The new comic releases of the week

The new comic releases of the week

Children, adolescents and adults. There is something for comic manga fans of all ages with the latest releases at newsstands, bookstores and online stores

Superheroes, zombies, teenagers and astronaut musicians. The cast put into play by the new comics released this week in bookstores, newsstands and online stores is more varied than ever.

With a special guest from the world of video games, the arrival of a dystopian sci-fi saga to the rhythm of music, a manga of zombies and teenagers and an Italian superhero unleashed against the fascists. What more could you ask for?

1. Batman / Fortnite: zero point, by Christos Gage, Donald Mustard, AA. VV.

TM & 2021 DC. All Rights Reserved The worlds of comics and video games have always been adjacent, and DC Comics is not new to seeing their superhero icons successfully used in successful titles such as Injustice, Mortal Kombat vs DC Universe or in the born series. with Batman: Arkham Asylum. This time the passage is reversed and it is the world of comics that is invaded by the universe of gamers - indeed, by a video game in particular.

So poor Batman finds himself sucked into an anomaly that appeared in Gotham City inside the island of Fortnite, one of the most successful "pop shooters" of recent years, a battle royal (free-for-all competition in which there can be only one surviving winner) that skilfully mixes shootings, constructions and unlikely characters ( including Captain America and the Avengers).

Batman will have to use all his gadgets and deductive skills to solve the mystery behind the island and the truth of the mysterious "zero point". Thus begins a six-issue miniseries in which each issue will contain a code to redeem special content in the video game, all Batman-themed of course (Panini Comics, 32 pp, 3 euros).

2. The Prism vol. 1. Burn, by Matteo De Longis

Music will save the world, literally. A monstrous shadow snakes over the Earth's oceans, bringing catastrophe and devastation. Smoke On The Water (does anyone remember Deep Purple?) Is a deadly form of noise pollution that threatens to end society as we know it.

Megacorporation Plexi has a plan as crazy as it is ambitious. Send a band of the best musicians on the planet, each with their own style and personality, into space to capture the sound of the cosmos and use it to defeat the creeping menace.

Da this premise that in other hands would soon slip into parody or action-fantasy-alternative (such as happened in Daniel Warren Johnson's MurderFalcon, where sound metal was used to counter giant Kaiju), Matteo De Longis draws a science fiction saga with dystopian flavors and anime tones, in which for the first time he deals with texts, pencils and colors. The Prism - Burn! is the first volume of seven (Bao Publishing, 184 pp, 21 euros).

3. Black daggers, by TAMassociati (R. Pantaleo, M. Gerardi, M. Spallino)

In a fascist and black and white Rome, Professor Leone Valenti is about to be attacked by the black shirts. His fault evident to everyone: not having signed the oath of allegiance to the regime. But the professor also hides other subversive activities, such as being the head of a clandestine organization that gives assistance to those persecuted by fascism.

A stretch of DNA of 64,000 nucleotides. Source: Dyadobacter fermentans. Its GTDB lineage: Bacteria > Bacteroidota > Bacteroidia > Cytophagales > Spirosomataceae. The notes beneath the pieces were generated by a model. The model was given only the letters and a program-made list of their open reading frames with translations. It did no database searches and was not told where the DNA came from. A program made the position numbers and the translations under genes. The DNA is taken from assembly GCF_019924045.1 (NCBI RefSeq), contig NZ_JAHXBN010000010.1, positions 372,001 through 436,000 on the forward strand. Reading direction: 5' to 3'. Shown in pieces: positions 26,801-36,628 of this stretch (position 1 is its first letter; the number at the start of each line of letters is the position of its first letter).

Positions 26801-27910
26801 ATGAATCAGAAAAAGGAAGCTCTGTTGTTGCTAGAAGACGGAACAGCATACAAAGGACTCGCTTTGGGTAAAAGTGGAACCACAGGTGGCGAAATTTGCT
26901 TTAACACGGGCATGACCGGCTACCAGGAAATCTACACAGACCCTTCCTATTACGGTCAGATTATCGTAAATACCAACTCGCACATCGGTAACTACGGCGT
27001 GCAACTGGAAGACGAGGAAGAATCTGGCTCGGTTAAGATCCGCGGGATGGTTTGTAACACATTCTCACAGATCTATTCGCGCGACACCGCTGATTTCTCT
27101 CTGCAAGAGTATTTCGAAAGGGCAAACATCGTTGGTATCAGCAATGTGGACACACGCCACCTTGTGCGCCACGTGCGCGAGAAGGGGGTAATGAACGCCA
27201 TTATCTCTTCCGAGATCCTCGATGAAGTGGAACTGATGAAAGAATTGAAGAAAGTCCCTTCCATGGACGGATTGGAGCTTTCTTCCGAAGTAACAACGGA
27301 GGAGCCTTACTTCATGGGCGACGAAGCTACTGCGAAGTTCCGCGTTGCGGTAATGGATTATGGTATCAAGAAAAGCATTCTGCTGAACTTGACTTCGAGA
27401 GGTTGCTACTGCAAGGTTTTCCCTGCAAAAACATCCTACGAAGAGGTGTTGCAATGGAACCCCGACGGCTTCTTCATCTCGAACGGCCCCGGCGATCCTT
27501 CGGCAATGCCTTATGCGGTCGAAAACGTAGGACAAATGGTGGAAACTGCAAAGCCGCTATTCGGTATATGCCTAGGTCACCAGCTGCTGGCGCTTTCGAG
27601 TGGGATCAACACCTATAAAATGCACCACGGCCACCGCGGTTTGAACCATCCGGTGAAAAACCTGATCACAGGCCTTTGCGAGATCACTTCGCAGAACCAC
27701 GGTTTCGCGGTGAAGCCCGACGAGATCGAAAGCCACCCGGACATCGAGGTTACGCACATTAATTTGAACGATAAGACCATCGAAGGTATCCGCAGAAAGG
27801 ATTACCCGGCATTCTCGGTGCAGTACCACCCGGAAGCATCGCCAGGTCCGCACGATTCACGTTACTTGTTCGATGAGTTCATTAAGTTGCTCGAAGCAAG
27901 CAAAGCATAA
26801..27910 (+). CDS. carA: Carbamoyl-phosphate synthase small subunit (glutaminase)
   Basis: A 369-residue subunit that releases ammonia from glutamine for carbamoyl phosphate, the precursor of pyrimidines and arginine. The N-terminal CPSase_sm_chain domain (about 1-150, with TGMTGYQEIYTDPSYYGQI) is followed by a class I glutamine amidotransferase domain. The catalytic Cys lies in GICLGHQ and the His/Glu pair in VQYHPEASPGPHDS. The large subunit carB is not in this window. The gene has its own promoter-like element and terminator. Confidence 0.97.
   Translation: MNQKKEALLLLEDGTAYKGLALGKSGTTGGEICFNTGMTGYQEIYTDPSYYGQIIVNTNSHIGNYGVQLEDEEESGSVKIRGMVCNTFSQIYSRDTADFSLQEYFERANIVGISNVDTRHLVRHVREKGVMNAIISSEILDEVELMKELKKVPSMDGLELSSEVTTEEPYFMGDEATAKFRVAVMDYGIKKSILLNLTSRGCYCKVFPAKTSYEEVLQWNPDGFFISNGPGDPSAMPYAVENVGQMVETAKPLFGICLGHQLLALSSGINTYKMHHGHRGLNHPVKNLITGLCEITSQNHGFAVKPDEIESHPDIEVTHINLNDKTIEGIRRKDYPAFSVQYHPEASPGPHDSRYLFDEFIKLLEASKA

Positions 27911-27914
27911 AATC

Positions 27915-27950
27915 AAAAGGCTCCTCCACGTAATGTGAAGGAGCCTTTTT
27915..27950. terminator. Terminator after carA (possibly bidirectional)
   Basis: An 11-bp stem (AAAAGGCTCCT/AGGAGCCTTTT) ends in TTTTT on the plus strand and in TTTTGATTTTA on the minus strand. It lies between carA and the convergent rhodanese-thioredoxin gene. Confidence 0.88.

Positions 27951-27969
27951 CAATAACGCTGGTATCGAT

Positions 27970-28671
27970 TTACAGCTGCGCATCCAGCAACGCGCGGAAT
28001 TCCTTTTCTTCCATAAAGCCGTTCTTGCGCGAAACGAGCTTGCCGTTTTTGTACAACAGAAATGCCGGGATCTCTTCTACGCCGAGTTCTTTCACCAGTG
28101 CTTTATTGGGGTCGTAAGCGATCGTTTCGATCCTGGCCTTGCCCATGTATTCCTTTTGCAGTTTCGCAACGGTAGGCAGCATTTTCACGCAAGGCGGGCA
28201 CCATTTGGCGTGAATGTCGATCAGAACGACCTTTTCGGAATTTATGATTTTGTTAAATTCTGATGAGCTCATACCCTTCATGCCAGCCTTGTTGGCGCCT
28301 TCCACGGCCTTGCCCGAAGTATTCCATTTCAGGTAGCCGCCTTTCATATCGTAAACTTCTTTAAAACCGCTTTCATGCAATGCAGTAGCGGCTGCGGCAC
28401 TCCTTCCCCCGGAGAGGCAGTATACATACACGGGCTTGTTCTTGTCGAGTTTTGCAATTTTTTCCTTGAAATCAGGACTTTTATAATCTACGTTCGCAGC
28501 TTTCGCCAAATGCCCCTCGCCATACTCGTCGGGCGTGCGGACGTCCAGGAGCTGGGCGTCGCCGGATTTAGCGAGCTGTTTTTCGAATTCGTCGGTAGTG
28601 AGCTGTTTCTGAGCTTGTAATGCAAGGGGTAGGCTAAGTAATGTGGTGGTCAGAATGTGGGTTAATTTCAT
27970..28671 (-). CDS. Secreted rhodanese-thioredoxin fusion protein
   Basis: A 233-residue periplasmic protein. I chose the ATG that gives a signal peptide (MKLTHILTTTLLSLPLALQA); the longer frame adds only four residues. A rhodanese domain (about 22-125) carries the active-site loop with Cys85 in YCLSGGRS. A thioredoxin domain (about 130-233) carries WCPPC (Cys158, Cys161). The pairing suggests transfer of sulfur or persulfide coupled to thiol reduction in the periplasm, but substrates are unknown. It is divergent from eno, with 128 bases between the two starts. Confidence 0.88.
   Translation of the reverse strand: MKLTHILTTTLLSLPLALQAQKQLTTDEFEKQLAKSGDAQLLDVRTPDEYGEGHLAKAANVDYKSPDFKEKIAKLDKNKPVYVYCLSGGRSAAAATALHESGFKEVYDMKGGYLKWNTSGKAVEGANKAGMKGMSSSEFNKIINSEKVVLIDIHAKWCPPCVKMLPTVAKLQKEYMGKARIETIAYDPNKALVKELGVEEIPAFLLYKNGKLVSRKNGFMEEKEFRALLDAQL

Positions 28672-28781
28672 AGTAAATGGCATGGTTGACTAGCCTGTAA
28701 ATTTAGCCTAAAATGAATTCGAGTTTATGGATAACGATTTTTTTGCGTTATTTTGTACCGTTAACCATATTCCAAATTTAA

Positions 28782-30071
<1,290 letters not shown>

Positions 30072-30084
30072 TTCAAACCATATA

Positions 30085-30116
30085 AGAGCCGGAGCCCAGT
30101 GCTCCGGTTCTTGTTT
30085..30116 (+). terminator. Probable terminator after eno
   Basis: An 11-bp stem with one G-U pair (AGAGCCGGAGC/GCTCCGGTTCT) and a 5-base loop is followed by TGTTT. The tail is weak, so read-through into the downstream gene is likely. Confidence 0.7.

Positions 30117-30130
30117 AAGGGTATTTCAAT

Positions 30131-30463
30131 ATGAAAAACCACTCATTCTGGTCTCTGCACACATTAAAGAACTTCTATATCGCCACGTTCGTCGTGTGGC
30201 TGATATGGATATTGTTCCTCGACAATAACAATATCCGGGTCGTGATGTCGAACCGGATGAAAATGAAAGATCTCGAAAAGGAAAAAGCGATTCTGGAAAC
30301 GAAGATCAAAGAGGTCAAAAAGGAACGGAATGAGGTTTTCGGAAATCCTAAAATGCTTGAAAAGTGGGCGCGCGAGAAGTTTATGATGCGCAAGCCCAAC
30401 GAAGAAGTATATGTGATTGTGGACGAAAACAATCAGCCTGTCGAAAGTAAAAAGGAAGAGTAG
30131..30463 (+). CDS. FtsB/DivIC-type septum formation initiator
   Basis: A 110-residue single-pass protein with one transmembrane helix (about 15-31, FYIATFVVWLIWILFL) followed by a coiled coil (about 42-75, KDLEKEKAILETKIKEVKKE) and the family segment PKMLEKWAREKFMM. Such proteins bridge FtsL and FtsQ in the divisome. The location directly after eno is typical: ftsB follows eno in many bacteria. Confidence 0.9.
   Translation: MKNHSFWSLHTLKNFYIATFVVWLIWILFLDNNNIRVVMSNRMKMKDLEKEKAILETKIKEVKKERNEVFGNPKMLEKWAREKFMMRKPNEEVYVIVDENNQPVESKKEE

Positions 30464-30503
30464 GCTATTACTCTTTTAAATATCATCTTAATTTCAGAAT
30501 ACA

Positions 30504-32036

Fortunately for the professor, that night he is saved by Ettore, a gypsy boy from incredible athletic prowess. A friendship begins between the partisan intellectual (whose only son died in Abyssinia) and the orphan who grew up in a circus, who in turn could hide much more than a secret.

Who hides himself, in fact, behind the mask of Aenigma, the masked man who is giving the fascists a hard time, the only one able to oppose the sinister secret brigade of the Black Daggers? A little "super" but very "hero" character is the protagonist of the new graphic novel which reminds everyone of the importance of resistance to fascism (BeccoGiallo, 336 pp, 20 euros).

4. Zombie 100. A Hundred Things To Do Before You Don't Die, by Haro Aso, Kotaro Takata

What is life like after a zombie apocalypse? Not bad for young Akira. Before the undead conquered the world he was exploited by the company he worked for, he had no special qualities or talents, he was devoid of enthusiasm and he was also without a girlfriend.

The only pastime capable of distracting him from a gray and bleak existence was obsessively watching zombie movies, compiling a list of "100 things to do before becoming an undead". When he wakes up one morning to find Tokyo teeming with walking corpses, it's a dream come true. And a great chance to start ticking off your wish list.

The first issue of a funny manga that starts with the motto of "I'd rather be devoured by a zombie than tell her I love her" (J- Pop, 192 pp, € 5.90).

5. Words can do everything, by Silvia Vecchini, Sualzo

Words can do everything, if you can use them. But it's not easy for everyone. Let's take Sara, who has really too much happened in the last year. An accident, the divorce of the parents, a possibly incurable quarrel with her best friend. And now Sara can no longer find words, she is no longer able to tap into their power.

Until she meets Mr. T, an elderly man obsessed with the Hebrew alphabet and old stories. Maybe a crazy old man, maybe an unexpected mentor who came into Sara's life at the right time. The mysterious letters that the girl begins to learn awaken something in her and, little by little, the right words return to live, to rediscover friendship, to love.

The new work by Silvia Vecchini and Antonio “Sualzo” Vincenti, a couple of authors of children's books published all over the world, from Japan to the United States (Il beaver, 240 pp, 15.50 euros).

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